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**These are excerpts and elaborations from my book "The Nature of Consciousness"**

In the 1990s
another interpretation of quantum mechanics has been put forth by the Austrian
physicist Anton Zeilinger. He set out to
find a fundamental principle that would explain the three odd features of the
quantum world: · quantization
(all fundamental physical quantities come in discrete amounts), · randomness (we
can only know the probability of an event) and · entanglement
(everything is connected, no matter how far objects are). He proposed a very simple principle: each elementary system,
called "qubit" (e.g., the spin of the electron), carries one and only
one bit of information; two systems carry two and only two bits of information;
and so forth. After all, our
physical description of the world is represented by propositions, and each
proposition can be true or false, i.e. each elementary system carries one and
only one bit of information. The consequences
of this principle are simple to derive: · I can't know two
things about an electron, but only one thing at a time (uncertainty),
everything has to be quantized because the unit of information is the bit
(yes/no, or one/zero); · Two systems
carry exactly two bits of information, which means that they are entangled
forever (if one changes, the other one has to change too in order to still
yield two bits of information). · Schroedinger's equation can be derived as the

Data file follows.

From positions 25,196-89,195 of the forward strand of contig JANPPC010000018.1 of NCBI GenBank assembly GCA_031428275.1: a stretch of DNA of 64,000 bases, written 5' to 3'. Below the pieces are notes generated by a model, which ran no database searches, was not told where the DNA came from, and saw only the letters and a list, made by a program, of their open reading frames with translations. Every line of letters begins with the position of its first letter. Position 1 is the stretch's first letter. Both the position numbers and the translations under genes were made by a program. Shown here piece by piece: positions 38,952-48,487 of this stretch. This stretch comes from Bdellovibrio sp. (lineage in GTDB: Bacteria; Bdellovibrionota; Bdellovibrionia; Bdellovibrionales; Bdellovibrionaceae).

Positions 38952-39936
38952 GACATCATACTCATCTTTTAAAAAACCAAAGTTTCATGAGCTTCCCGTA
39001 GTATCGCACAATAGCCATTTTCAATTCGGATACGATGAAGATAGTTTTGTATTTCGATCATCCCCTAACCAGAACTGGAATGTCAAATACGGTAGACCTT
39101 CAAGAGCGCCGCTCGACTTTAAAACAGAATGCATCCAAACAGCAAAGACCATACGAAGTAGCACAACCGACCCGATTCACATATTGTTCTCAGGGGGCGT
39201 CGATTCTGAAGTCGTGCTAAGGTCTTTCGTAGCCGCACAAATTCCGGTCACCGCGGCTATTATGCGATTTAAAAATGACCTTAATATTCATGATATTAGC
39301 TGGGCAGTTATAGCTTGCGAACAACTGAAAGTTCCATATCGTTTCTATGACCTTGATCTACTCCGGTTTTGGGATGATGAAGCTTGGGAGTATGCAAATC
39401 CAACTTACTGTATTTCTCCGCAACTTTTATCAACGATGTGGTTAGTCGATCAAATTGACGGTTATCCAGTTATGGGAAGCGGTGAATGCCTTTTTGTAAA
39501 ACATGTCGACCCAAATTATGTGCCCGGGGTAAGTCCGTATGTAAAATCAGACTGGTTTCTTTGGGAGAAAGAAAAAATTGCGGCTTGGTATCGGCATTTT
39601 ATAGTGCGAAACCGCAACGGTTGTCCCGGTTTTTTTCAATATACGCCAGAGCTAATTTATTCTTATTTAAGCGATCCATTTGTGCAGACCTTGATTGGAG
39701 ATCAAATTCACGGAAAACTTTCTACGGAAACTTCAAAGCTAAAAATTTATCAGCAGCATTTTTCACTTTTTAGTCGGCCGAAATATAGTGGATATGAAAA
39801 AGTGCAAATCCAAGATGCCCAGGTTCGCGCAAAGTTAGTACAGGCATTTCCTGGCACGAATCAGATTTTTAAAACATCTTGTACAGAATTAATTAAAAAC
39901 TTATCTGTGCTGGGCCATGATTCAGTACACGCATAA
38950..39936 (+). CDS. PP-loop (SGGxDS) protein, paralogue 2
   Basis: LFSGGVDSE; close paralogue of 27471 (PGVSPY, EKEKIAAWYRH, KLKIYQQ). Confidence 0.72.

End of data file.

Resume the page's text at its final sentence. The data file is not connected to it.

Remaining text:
description of motion in a three-dimensional information space. Zeilinger's interpretation, therefore, is that only information truly exists and that quantum mechanics is simply a theory of how information behaves in this world. The No-Cloning Theorem Another weird consequence of Quantum Mechanics is that it contradicts Darwinian evolution. Eugene Wigner noticed that the biological phenomenon of self-replication (by which life reproduces itself on this planet) contradicted the principles of quantum mechanics ("The Probability of the Existence of a Self-Reproducing Unit", 1961). Quantum Mechanics prohibits cloning. This fact was proven in more general terms by the Italian physicist GianCarlo Ghirardi ("On Some Recent Suggestions of Superluminal Communication", 1979), a theorem that was later rediscovered by the US physicists Bill Wotters and Wojciech Zurek ("A Single Quantum Cannot be Cloned", 1982). Nick Herbert had proposed a quantum machine capable of making many exact copies of any state of a quantum system. Their "no-cloning theorem" instead shows that this is impossible. The no-cloning theorem has an application in computer science in the form of quantum encryption.Back to the beginning of the chapter "The New Physics" | Back to the index of all chapters |